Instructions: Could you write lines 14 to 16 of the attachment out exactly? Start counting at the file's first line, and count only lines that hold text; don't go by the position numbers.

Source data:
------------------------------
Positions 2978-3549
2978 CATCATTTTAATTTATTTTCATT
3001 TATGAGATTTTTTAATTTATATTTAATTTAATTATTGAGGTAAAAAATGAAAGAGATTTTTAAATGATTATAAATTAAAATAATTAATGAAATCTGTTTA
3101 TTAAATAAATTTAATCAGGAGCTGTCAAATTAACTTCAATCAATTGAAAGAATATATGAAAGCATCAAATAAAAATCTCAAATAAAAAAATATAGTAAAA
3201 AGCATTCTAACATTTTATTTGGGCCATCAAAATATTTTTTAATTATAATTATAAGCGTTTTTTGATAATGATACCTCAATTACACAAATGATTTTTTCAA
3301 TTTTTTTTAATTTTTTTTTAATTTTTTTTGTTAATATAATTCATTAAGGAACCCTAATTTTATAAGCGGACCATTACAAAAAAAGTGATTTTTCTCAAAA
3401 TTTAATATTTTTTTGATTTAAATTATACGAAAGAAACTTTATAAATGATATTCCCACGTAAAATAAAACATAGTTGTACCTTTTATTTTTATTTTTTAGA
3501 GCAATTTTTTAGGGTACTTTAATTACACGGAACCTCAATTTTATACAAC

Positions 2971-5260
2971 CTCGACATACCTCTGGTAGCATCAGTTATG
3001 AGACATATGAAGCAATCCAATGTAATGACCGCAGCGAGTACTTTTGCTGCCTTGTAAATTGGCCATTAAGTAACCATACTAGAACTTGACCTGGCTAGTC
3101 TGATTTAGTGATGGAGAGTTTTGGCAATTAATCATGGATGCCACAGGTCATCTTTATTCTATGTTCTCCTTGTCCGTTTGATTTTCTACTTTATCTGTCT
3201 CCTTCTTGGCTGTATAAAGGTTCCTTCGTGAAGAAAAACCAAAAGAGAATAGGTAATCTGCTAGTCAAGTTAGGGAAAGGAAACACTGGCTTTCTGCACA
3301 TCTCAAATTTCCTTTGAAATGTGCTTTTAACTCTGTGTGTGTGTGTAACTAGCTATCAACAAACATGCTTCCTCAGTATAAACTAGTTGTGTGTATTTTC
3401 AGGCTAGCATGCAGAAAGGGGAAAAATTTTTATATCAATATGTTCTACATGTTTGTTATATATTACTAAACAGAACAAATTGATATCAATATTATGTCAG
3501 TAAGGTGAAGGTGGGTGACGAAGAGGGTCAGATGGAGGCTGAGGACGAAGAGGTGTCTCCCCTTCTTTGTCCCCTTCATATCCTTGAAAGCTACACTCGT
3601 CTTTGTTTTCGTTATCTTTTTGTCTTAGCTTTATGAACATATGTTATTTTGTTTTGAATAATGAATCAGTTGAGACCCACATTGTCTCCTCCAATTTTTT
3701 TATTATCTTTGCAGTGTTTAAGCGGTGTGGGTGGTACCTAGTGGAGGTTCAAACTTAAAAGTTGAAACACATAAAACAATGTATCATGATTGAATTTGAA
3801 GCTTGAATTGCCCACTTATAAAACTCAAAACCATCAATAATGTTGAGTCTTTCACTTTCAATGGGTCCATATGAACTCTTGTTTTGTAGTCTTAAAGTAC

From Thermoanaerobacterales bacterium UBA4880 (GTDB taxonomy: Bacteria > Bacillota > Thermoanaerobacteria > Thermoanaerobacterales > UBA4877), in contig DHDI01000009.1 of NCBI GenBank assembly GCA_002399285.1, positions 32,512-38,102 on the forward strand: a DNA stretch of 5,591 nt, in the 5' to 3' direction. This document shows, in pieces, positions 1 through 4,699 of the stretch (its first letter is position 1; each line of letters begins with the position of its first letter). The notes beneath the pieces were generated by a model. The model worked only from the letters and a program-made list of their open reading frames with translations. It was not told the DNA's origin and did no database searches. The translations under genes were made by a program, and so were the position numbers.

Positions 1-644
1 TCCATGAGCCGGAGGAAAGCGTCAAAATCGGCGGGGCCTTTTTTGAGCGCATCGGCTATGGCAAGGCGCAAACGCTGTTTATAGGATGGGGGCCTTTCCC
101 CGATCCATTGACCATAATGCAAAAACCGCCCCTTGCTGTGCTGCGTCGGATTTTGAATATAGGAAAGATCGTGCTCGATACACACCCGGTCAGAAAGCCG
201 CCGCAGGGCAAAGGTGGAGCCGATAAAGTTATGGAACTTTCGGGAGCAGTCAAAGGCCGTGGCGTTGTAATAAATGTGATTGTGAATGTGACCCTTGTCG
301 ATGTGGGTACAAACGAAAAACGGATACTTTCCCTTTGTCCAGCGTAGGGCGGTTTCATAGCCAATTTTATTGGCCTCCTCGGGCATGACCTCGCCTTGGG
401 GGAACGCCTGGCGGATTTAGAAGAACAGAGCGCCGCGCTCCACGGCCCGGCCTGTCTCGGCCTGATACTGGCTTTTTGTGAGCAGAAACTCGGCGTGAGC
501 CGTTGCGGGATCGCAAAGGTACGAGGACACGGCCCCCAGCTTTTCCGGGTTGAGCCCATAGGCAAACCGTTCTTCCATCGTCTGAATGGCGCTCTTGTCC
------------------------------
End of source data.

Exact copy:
3301 TCTCAAATTTCCTTTGAAATGTGCTTTTAACTCTGTGTGTGTGTGTAACTAGCTATCAACAAACATGCTTCCTCAGTATAAACTAGTTGTGTGTATTTTC
3401 AGGCTAGCATGCAGAAAGGGGAAAAATTTTTATATCAATATGTTCTACATGTTTGTTATATATTACTAAACAGAACAAATTGATATCAATATTATGTCAG
3501 TAAGGTGAAGGTGGGTGACGAAGAGGGTCAGATGGAGGCTGAGGACGAAGAGGTGTCTCCCCTTCTTTGTCCCCTTCATATCCTTGAAAGCTACACTCGT